Facility also includes ‘hands-on’ nature room

The state park near the dam on Center Hill Lake is probably known primarily to most who visit as an outdoor recreational destination, a jumping off point for boating, camping, fishing and hiking.

But a visit to Edgar Evins State Park also now includes a fascinating historical and educational component in the form of a mini-museum.

Park officials this year opened an interpretive center in an old employee residence along the main park road.

Brad Halfacre, a ranger at Edgar Evins State Park, shows off a chunk of chestnut wood that's on display at the interpretive center.

Brad Halfacre, a ranger at Edgar Evins State Park, shows off a chunk of chestnut wood that’s on display at the interpretive center.

“A lot of people who come to the park just end up climbing the observation tower and then leave,” said Brad Halfacre, a ranger at Edgar Evins. “This is a way to draw them in and spend some more time in the park.”

The interpretive center contains several displays of historical photos depicting area families and notable people, as well as scenes of life in the Caney Fork Valley before the dam was completed nearly 70 years ago.

“The steep hills and valleys comprising Edgar Evins State Park have undergone little change since European-American settlement around 200 years ago,” reads one display. “The impoundment of Center Hill Lake in 1948, however, covered the meandering Caney Fork River and its floodplain, inundating a number of DeKalb County communities that occupied the valley and several tributaries.”

The building, which also houses a small conference room that park officials plan to rent to visiting groups in the future, includes lifelike exhibits of mounted species of fish and wildlife native to the park, including bobcat, bears, birds and snakes.

Snake skins collected from Edgar Evins State Park on display at the interpretive center.

Snake skins collected from Edgar Evins State Park on display at the interpretive center.

A “touch-and-feel” portion of the center allows visitors to handle and inspect rocks, nests, shells, animal bones, furs, skins and other natural artifacts collected from the park.

Also housed in the center are two live snakes in aquariums — a black rat snake named Martha and a 13-year-old albino king snake named Pearl. Halfacre said plans are in the works to establish an aviary on the grounds that could provide a home to crippled birds that would otherwise die in the wild.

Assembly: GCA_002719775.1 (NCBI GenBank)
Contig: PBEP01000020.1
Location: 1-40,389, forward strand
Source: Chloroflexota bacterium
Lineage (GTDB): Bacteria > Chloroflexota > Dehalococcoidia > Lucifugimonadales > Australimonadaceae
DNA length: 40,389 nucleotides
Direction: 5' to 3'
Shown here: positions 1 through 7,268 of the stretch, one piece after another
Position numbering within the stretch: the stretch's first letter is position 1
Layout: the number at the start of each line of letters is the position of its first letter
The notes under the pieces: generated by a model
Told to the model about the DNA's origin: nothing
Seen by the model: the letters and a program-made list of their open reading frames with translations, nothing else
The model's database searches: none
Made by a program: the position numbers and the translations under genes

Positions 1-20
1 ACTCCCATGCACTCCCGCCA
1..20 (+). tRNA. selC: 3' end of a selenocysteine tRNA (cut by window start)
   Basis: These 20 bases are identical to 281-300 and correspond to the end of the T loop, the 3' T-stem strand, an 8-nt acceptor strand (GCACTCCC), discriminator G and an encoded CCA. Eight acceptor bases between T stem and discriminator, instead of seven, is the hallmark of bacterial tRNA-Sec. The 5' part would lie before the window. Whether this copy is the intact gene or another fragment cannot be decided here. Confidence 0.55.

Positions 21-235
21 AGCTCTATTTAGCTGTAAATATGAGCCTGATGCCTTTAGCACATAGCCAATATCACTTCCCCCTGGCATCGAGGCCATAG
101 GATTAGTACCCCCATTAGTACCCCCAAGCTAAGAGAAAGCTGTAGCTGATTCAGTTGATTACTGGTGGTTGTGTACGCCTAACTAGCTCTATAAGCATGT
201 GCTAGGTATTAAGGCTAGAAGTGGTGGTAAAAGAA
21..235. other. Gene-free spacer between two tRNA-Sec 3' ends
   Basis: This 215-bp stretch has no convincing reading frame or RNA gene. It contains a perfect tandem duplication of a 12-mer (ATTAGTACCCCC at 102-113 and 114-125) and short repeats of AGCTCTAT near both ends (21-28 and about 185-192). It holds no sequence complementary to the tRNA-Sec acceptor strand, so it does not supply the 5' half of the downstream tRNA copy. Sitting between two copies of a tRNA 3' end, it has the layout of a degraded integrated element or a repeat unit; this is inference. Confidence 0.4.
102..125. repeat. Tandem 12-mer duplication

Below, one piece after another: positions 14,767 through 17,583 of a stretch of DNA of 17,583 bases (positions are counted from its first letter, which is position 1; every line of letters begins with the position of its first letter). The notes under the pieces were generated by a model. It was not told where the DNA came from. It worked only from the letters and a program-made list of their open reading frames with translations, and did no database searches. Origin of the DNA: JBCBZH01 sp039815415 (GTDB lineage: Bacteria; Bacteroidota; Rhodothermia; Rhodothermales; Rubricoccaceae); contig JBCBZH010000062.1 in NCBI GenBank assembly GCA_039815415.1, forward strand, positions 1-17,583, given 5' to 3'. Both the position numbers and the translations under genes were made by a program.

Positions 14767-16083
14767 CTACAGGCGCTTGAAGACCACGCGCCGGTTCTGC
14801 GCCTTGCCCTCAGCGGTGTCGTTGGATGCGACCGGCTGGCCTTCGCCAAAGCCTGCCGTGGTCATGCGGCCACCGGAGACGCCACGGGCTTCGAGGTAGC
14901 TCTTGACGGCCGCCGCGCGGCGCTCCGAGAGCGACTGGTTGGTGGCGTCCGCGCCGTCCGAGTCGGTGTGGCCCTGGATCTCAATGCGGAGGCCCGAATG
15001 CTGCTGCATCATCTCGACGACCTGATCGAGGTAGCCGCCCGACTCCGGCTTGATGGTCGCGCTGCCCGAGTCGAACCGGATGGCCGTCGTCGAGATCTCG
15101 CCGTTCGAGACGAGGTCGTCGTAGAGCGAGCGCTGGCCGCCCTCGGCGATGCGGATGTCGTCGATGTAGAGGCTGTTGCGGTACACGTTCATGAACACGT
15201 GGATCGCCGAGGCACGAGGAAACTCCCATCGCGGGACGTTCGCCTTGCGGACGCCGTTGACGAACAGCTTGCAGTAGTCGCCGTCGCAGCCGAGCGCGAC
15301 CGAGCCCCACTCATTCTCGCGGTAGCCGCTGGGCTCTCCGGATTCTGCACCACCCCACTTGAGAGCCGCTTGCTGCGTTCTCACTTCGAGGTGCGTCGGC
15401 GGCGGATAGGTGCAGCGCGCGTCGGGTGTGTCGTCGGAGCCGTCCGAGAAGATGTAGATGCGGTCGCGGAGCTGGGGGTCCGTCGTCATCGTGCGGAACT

The center is typically open during the day until 4 p.m. For more information call 931-858-2446.

It’s been a golden year for trout on the Caney Fork

It may seem somewhat counterintuitive, but long periods of low rainfall actually tend to improve fishing in cold tailwater rivers like the Caney Fork.

So one silver lining in the relative lack of stormclouds since July has been an abundance of rainbows under Center Hill Dam.

The dry spell has spelled hot trout fishing.

Limiting-out has been the norm rather than the exception for baitcasting bank fishermen, river regulars are reporting. Fly-angling guides describe the past few months as the best the Caney has produced in years.

“It’s been lights out, fishing exceptionally well,” said James Johnsey, owner of the guide service “Tennessee on the Fly.” There were stretches in mid-to-late summer that were nothing short of “magical,” both in terms of numbers and size of fish netted, he said.

The same has been true for brown trout as well.

And, of course, statewide headlines were made on April 1 when a fisherman from Nashville pulled a 4 pound 12 ounce brook trout from the Center Hill Dam spillway, thus smashing the 43 year-old Tennessee record by almost a full pound.

Blessing in the Skies

Trout tend to benefit from regular, predictable water flows. If river levels fluctuate too much or currents run too heavy for long periods of time, fish mortality rates start to rise, especially for rainbow trout, said Frank Fiss, TWRA’s chief of fisheries.

“Higher flows cut down on fish survival,” he said.

Recently stocked rainbows are particularly susceptible to the added rigors of life in the fast water — although he noted that brown trout actually tend to do OK “independent of the flows.”

In a river swollen from prolonged precipitation and torrential dam discharge, rainbows have to “exert more energy just to survive,” said Fiss.

Turbulent, vigor-sapping currents make it harder for young fish to feed at a time when they need more nutrients just to maintain strength, let alone add growth.

Slack water sanctuaries behind boulders and stumps that provide “velocity refuge” become scarcer, Fiss said. And when trout do locate a safe harbor, the bugs, midges, crawdads and smaller fish that sustain them are harder to find and eat.